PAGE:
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LT E.L.Gaylor
Jul 1961-Jun 1962
LT C.McRight Jr.
Jun 1962-Jul 1964
LT Peter D.Abbott
Jul 1964-Apr 1965
LTJG R.E.Swain (Acting)
11 Apr 1965-30 Apr 1965
LT J.L.Melton
Apr 1965-Apr 1967
LT R.E.Black
Apr 1967-1969
LT R.F.Schuerger
1969-Apr 1970



Armed Forces Expeditionary Medal (1),Combat Action Ribbon (2),Republic of Vietnam Gallantry Cross Unit Citation (1) and Vietnam Service Medals (8).

The second Gannet was laid down 1 May 1959 by the Tacoma Boatbuilding Co., Inc., Tacoma, Wash.; launched 2 May 1960 [correction 26 May]; sponsored by Mrs. Frank P. Luongo, Jr.; and commissioned in the Puget Sound Naval Shipyard 14 July 1961, Lt. E. L. Gaylor in command.
After shakedown, Gannet departed Puget Sound 4 August and arrived Long Beach, Calif., 9 August. As a unit of Mine Division92, she operated off southern California and conducted exercises in mine countermeasures. During the first 2 weeks in June 1962 she participated in Joint Task Force 8 nuclear tests off the California coast. Local operations out of Long Beach continued until 2 July when she departed for Japan via Pearl Harbor, Midway, and Guam, arriving Sasebo 13 August.
After type training off the Japanese coast with Mine Division32, she departed Sasebo 1 October for Chinhae, Korea, where she joined in mine force exercises with units of the Republic of Korea Navy. After returning to Sasebo 7 October, she steamed to Okinawa, Hong Kong, and Taiwan before returning to Japan early in November for additional type training that included schoolship service out of Yokosuka.
During the next 2 years Gannet continued operations out of Sasebo Mine warfare exercises and training in mine countermeasures sent her to Korea, Okinawa, Taiwan, Hong Kong, and the Philippines. During July and August 1964 she performed special mine countermeasure operations in the South China Sea while supporting U.S naval operations along the coast of Vietnam. She returned to the South China Sea in February1965; participated in a joint amphibious exercise with ships of the Thailand Navy; then steamed to the Vietnamese coast in mid-April to resume special duty.
Gannet returned to Sasebo 24 May and for more than 6 months operated along the coast of Japan. Early in December she returned to the coast of Vietnam, where she joined Operation "Market Time" as a coastal surveillance patrol ship. During her patrols she inspected hundreds of Vietnamese fishing boats in an effort to control the infiltration of Viet Cong troops and supplies. In addition, she provided treatment for South Vietnamese fishermen requiring medical aid. She departed Vietnam 14 January 1966 and returned to Sasebo the 29th.
She served along the Japanese coast until 10 April when she again sailed for South Vietnam, arriving 10 days later to resume "Market Time" patrols. During the remainder of the year Gannet made three patrol and surveillance deployments along the Vietnamese coast. In addition she participated in SEATO minesweeping exercises in the Gulf of Thailand. At present she remains assigned to the Pacific Fleet and, operating out of Sasebo, continues to support the forces of freedom against Communist aggression in Southeast Asia.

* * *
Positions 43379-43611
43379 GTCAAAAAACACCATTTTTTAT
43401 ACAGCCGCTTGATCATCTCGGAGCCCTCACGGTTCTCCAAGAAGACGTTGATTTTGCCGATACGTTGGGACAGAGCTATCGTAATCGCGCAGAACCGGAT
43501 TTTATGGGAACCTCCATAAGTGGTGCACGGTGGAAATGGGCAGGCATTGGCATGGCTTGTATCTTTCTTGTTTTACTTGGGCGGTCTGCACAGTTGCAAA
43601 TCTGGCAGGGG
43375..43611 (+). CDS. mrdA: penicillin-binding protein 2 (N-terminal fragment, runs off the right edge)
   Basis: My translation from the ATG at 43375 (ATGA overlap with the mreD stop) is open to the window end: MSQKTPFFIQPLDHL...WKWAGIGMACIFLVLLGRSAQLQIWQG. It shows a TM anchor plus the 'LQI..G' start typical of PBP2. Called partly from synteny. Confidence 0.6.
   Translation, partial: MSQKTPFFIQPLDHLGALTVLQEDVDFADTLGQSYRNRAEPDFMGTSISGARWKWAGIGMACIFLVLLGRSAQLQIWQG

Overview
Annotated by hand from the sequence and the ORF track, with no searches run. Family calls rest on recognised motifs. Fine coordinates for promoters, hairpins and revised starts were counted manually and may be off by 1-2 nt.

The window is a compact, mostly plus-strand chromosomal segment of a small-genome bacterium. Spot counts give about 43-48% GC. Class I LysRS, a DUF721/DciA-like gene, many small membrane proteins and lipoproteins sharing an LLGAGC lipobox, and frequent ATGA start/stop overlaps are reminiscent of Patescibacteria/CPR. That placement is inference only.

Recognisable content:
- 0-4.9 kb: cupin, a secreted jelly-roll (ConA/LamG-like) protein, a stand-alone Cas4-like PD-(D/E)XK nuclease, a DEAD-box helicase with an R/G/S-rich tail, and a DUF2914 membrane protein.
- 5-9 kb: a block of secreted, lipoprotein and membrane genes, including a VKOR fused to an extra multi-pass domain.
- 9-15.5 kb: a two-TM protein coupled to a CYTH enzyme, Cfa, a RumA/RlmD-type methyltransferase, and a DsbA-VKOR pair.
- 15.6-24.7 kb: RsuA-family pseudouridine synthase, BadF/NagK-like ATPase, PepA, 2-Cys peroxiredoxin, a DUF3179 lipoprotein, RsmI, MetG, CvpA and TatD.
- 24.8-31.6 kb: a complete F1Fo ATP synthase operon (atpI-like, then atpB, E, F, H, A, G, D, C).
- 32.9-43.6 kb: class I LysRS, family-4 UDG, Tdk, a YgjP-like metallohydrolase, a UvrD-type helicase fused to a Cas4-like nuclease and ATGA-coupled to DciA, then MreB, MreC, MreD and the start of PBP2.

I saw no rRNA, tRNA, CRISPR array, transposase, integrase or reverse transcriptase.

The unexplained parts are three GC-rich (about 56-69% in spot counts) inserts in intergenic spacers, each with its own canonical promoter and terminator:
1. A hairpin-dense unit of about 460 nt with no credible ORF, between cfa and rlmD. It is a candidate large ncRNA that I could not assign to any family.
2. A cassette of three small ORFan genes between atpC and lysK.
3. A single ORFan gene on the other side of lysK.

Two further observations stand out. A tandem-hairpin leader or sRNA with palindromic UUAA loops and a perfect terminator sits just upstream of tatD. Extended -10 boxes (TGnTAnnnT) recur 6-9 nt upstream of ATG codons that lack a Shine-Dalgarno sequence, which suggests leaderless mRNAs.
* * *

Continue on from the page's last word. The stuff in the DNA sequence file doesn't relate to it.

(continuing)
The XO’s name was “Ray” Swain who was under Capt. Abbott  and took over for a short while because Capt. Abbott broke his leg In Subic bay playing baseball.He said the Gannet ended up being purchased, or given to,  the Japanese. They use it as a fishing boat  and replaced the old PH engines with new  ones.  The old lady didn’t die after all….  
Dick Gorby

Members of the minesweeping community; The Lucid MSO-458 Foundation was formed by a group of minesweeper crewmen who served aboard US Navy MSO's. MSO's are a class of wooden hull oceangoing minesweepers that are now decommissioned and fading from public memory. The group has obtained the USS Lucid MSO-458 and has her docked at Bradford Island, California. Work has begun! The organization is restoring her and a public museum is established. The MSO is a little known and poorly documented, extremely interesting facet of Naval history. The USS Lucid Museum is dedicated to telling the story of the minesweeping men and their wooden ships, the last all wooden US Naval ships, to navigate the oceans. We will be telling the stories of Mine Recovery and UDT teams, Floating Pigs, Hammer Boxes, Magtails, Aluminum Engines and Towed Sonar. The little known stories of Contact, Magnetic and Acoustic minesweeping as well as the mystery of Magnetic Countermeasures will be told through the displays, narratives and museum media. Typhoons, tiny ships and ice-clad superstructures are only a small part of the "Wooden Ships and Iron Men" story. From sweeping the Mekong Delta in Viet Nam, observing the final Nuclear blasts on Johnston Island to sweeping the Persian Gulf, "Where the Fleet Goes, We've Been" will be clearly illustrated. Since there is no other Naval Museum that even attempts to tell the story of the MSO the USS Lucid is an important and living detail of US Naval History. First, Lucid must undergo a restoration. Previous civilian owners for commercial use have modified her. She needs hull repairs and painting and re-outfitting to be brought back to her former Naval dignity and glory. The Lucid MSO-458 Foundation has a workforce of planners, engineers and volunteer manpower who are vested and committed to this grand and worthy project. Bringing her to life is a large financial undertaking. We’re looking for tax-exempt gifts from the Military Industrial sector and individuals to help with this extremely valuable endeavor. Of course, all donors will be properly and prominently acknowledged aboard the vessel. Your donation will help preserve this vital part of Naval History. Please join us in telling the MSO story by sending a tax-exempt gift to Lucid MSO-458 Foundation, a 501 (c)(3) non-profit foundation through our website.
W.W."Mike"Warren EN2